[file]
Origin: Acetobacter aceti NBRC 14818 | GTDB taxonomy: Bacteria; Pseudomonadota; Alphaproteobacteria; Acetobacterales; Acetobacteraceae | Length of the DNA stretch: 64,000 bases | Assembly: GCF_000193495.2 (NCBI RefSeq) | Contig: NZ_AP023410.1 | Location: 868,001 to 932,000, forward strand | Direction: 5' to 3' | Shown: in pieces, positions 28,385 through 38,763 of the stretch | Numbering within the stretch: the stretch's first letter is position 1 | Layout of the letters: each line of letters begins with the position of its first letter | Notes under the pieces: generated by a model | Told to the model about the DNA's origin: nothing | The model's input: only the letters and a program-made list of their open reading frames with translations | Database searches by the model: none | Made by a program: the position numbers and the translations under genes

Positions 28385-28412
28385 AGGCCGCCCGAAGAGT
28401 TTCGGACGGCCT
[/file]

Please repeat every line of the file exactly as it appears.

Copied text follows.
Origin: Acetobacter aceti NBRC 14818 | GTDB taxonomy: Bacteria; Pseudomonadota; Alphaproteobacteria; Acetobacterales; Acetobacteraceae | Length of the DNA stretch: 64,000 bases | Assembly: GCF_000193495.2 (NCBI RefSeq) | Contig: NZ_AP023410.1 | Location: 868,001 to 932,000, forward strand | Direction: 5' to 3' | Shown: in pieces, positions 28,385 through 38,763 of the stretch | Numbering within the stretch: the stretch's first letter is position 1 | Layout of the letters: each line of letters begins with the position of its first letter | Notes under the pieces: generated by a model | Told to the model about the DNA's origin: nothing | The model's input: only the letters and a program-made list of their open reading frames with translations | Database searches by the model: none | Made by a program: the position numbers and the translations under genes

Positions 28385-28412
28385 AGGCCGCCCGAAGAGT
28401 TTCGGACGGCCT